**The 1995 Abolition 2000 Statement called for the conclusion of negotiations on a Nuclear Weapons Convention “by the year 2000.” Recognizing that the nuclear weapons states would likely fail in their obligations to conclude such negotiations in a timely manner, this phrase was removed at the end of the year 2000 after participating organizations agreed upon its removal.

MOOREA DECLARATION Supplement to the Abolition 2000 Statement

This conference reaffirms the commitments and the vision of the Abolition 2000 Founding Statement initiated in 1995 - the 50th anniversary of the atomic bombing of the people of Hiroshima and Nagasaki - to work for the definite and unconditional abolition of nuclear weapons, and redress the environmental degradation and human suffering that is the legacy of fifty two years of nuclear weapons usage, testing, and production.

However, this meeting, held in Te Ao Maohi a year after the end of French nuclear testing, has highlighted the particular suffering of indigenous and colonised peoples as a result of the production and testing of nuclear weapons. The anger and tears of colonised peoples arise from the fact that there was no consultation, no consent, no involvement in the decision when their lands, air and waters were taken for the nuclear build-up, form the very start of the nuclear era.\par Colonised and indigenous peoples have, in the large part, borne the brunt of this nuclear devastation - from the mining of uranium and the testing of nuclear weapons on indigenous peoples land, to the dumping, storage and transport of plutonium and nuclear wastes, and the theft of land for nuclear infrastructure.

        The founding statement of Abolition 2000 states that "the participation of citizens and NGO's in planning and monitoring the abolition of nuclear weapons is vital." We reaffirm this, in spirit and action, but also state that indigenous and colonised peoples must be central to this process. This can only happen if and when they are able to participate in decisions relating to the nuclear weapons cycle - and especially in the abolition of nuclear weapons in all aspects. The inalienable right to self-determination, sovereignty and independence is crucial in allowing all peoples of the world to join in the common struggle to rid the planet forever of nuclear weapons.

        Therefore this conference agrees that this Moorea Declaration becomes a supplement to the Abolition 2000 Founding Statement.

Adopted at the Abolition 2000 Conference -- Moorea, Te Ao Maohi (French Occupied Polynesia), 25 January 1997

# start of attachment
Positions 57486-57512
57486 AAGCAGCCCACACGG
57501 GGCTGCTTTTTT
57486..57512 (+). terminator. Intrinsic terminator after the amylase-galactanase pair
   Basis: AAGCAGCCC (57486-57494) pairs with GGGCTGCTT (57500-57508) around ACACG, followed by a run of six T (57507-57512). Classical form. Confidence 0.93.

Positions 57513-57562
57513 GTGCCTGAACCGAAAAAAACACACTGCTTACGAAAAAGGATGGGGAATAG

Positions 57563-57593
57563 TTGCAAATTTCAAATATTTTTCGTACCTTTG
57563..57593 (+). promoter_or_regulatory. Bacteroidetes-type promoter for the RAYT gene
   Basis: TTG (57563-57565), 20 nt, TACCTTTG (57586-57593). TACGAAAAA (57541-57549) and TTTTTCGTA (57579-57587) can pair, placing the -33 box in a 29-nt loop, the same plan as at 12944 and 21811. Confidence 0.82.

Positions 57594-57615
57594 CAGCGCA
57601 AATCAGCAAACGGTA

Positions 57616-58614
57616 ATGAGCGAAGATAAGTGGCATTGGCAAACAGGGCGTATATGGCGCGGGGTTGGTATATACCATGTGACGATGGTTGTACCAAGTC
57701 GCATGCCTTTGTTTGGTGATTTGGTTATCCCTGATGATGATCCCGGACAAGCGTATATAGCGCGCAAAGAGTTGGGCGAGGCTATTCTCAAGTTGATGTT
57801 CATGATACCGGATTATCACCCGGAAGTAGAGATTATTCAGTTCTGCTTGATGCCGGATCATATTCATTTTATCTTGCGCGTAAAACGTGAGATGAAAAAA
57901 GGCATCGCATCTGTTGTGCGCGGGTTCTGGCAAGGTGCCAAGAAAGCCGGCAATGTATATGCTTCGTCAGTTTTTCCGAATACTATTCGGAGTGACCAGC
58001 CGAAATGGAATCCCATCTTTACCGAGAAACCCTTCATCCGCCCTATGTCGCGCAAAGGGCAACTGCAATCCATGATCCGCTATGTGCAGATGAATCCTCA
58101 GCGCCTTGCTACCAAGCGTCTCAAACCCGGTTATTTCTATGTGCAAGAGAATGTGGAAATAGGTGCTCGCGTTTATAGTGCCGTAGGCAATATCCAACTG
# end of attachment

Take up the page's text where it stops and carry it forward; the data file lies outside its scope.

St. Petersburg, Russia - 19 June 1999

Conference on Nuclear Policy and Security on the Eve of the 21st Century
Abolition 2000 Global Network to Eliminate Nuclear Weapons

        In 1899, the Russian Czar Nicolas II took the initiative to convene a general peace conference which was hosted by the Dutch Queen Wilhelmina in The Hague. 100 years later in St. Petersburg, we, the participants in the Abolition 2000 Conference, summarize our findings on nuclear policy and security on the eve of the 21st century. These will be forwarded to the International Conference “Centennial of the Russian Initiative: From the First Peace Conference, 1899 to the Third, 1999” in St. Petersburg 22 - 25 June, 1999.

        There can be no peace and security with nuclear weapons. The dogma of “nuclear deterrence” led to the building of ever larger arsenals by the nuclear weapon states. It is illegal, immoral and irresponsible; it must be rejected. For worldwide security, nuclear weapons must be eliminated.

        We must move to common security based on human and ecological values and respect for international institutions and law. NATO’s recent assertion of the right to engage in “out-of-area” operations conducted without United Nations authority is contrary to this imperative. Future European security arrangements must comply with international law, encompass all European countries including Russia, and exclude nuclear weapons. Genuine and lasting peace cannot be achieved by building and expanding military alliances.

        Despite reductions, the nuclear weapon states still hold enough explosive power to annihilate the planet. Nuclear weapons have not prevented war. Across the world and within Europe, at the end of the millennium, brutal conflicts rage. The spirit and the letter of the Nuclear Non-Proliferation Treaty have been broken. By maintaining and modernizing their nuclear arsenals, the United States, Russia, France, the United Kingdom and China have encouraged other states including India, Israel and Pakistan to follow their example.

        In the development of nuclear weapons, these governments have brought death and suffering to succeeding generations of innocent people and irreversible environmental destruction. Vast resources have been devoted to nuclear warfare preparations. In the last 50 years, the gap between rich and poor has grown, not least within the nuclear weapon states. Funds have been denied to international bodies concerned with conflict prevention, especially the United Nations and its constituent regional organizations including the Organization for Cooperation and Security in Europe (OSCE). The OSCE is a pan-European security organization, representing 54 countries including Russia, the United States, and Canada, which promotes non-military solutions to conflict.